Appeal to change placard colours

MARC GREENHILL
Last updated 05:00 13/12/2012

Relevant offers

Christchurch Earthquake 2011

Police escalate probe into CTV collapse Scientists defend earthquake forecasting New life in Chch held up by road works Quakes left me feeling 'empty' Cliff-top properties judged risk to life EQC 'failed' to give top engineer support $855,000 to repair classroom EQC engineer breaks down at hearing Town Hall rebuild bids sought Sumner residents plea for $10m hub

Christchurch Mayor Bob Parker has backed calls to change "misleading" green post-earthquake inspection placards.

The Canterbury Earthquakes Royal Commission this week recommended a colour change from green to white for the placards, which were part of an internationally recognised system used in post-quake building checks.

The placards were the result of rapid, damaged-based checks and advised building owners to seek a more detailed assessment.

Parker said he was pleased the system was being reviewed because green placards had misled people about building safety.

"If you saw a green placard on a building and you read it, you might go, ‘It's green, everything is OK'," he said.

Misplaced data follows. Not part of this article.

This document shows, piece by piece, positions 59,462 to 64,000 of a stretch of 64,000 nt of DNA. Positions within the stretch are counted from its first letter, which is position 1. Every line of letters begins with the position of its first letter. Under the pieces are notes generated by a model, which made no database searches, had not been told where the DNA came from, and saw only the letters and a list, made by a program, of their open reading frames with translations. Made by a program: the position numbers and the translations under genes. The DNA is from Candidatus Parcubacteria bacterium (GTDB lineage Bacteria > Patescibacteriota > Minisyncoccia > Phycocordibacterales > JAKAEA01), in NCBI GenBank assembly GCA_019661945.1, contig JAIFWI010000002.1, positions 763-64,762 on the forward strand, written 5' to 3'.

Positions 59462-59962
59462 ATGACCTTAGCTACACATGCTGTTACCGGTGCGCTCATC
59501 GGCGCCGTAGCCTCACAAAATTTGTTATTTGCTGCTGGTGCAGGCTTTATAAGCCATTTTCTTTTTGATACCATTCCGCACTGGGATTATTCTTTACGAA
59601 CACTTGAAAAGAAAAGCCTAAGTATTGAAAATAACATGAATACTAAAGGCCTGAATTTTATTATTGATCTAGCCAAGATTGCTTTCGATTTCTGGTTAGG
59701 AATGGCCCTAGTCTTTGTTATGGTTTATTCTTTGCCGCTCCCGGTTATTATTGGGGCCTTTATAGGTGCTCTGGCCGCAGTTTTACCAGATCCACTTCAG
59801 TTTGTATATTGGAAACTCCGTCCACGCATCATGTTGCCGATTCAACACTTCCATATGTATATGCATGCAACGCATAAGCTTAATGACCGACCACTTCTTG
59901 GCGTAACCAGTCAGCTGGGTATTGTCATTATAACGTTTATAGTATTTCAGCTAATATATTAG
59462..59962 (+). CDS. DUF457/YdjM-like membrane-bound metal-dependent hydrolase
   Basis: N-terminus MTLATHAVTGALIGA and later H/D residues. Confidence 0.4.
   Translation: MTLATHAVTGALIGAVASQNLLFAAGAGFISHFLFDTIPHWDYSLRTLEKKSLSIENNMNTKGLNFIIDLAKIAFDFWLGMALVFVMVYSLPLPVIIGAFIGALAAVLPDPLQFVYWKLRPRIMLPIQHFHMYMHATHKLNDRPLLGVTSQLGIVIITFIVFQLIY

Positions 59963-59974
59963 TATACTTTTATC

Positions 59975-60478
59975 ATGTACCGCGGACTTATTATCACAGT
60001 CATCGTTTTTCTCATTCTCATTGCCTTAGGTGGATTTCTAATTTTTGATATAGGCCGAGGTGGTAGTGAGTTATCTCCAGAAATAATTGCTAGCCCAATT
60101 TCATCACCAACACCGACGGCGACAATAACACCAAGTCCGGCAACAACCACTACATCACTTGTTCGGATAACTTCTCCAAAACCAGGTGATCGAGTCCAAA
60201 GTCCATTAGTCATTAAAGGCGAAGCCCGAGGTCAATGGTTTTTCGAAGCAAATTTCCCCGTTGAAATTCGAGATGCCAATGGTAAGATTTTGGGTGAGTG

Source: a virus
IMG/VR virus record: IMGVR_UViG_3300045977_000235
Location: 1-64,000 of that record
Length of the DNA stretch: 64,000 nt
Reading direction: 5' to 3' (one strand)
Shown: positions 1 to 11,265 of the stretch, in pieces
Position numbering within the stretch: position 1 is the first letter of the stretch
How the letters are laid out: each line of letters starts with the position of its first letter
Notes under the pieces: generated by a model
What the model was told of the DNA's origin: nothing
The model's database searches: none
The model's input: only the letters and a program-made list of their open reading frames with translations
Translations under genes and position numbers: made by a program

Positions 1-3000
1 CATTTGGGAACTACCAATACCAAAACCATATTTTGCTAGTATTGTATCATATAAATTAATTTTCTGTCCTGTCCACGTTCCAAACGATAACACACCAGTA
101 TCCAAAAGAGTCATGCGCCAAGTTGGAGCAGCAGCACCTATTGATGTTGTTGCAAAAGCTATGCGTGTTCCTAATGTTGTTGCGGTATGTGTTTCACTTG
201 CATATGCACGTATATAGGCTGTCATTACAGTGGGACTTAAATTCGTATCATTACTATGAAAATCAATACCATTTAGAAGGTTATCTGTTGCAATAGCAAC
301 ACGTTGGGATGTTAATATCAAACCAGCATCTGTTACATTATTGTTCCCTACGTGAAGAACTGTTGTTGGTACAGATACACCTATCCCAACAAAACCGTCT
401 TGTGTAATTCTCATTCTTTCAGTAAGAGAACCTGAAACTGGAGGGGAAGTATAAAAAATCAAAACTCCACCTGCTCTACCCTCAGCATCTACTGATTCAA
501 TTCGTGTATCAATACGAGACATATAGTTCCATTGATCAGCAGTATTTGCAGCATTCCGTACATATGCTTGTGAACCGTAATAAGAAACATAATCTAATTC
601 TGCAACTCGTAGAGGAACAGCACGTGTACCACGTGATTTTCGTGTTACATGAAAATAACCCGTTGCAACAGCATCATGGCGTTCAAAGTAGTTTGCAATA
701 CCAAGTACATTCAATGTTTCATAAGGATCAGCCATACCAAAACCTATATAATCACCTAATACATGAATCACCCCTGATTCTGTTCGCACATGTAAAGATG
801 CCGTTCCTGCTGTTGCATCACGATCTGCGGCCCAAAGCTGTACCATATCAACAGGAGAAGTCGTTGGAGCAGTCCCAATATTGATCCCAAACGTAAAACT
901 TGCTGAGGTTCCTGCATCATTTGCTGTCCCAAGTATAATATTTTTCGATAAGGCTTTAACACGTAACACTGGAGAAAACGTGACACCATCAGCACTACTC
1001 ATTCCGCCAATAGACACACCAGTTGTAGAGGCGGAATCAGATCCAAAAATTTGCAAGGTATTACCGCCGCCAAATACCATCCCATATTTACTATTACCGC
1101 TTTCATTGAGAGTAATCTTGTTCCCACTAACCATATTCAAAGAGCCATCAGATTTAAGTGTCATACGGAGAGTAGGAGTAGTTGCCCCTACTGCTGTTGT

The green placard sent a message that Parker said he was "constantly having to correct".

"That's not a good tool if you have to spend all of your time explaining to people why it is that this is not the ultimate assessment," he said.

"‘It's a rapid guide and I think people read a lot more into it than should have been read into it."

The Canterbury quakes were the first time the system had been used in a "major event", Parker said.

"In a sense, some of the shortcomings that we have determined since that time around the expectation, even the use of green paper, will lead no doubt to changes."

The commission recommended the Ministry of Business, Innovation and Employment consult with the international building-safety evaluation community before deciding on changes.

City council resource consents and building policy manager Steve McCarthy said council engineers were in "close contact" with their counterparts in the United States, where the system was developed.

Ad Feedback

- The Press

Comments

Special offers
Opinion poll

Should the Canterbury Provincial Council buildings be restored?

Yes, they are NZ's best example of high Victorian gothic revival architecture.

Only if the cost can be brought down.

No, $70 million could be used for more important things.

Vote Result

Related story: Provincial chambers repair bill $70m

Featured Promotions

Sponsored Content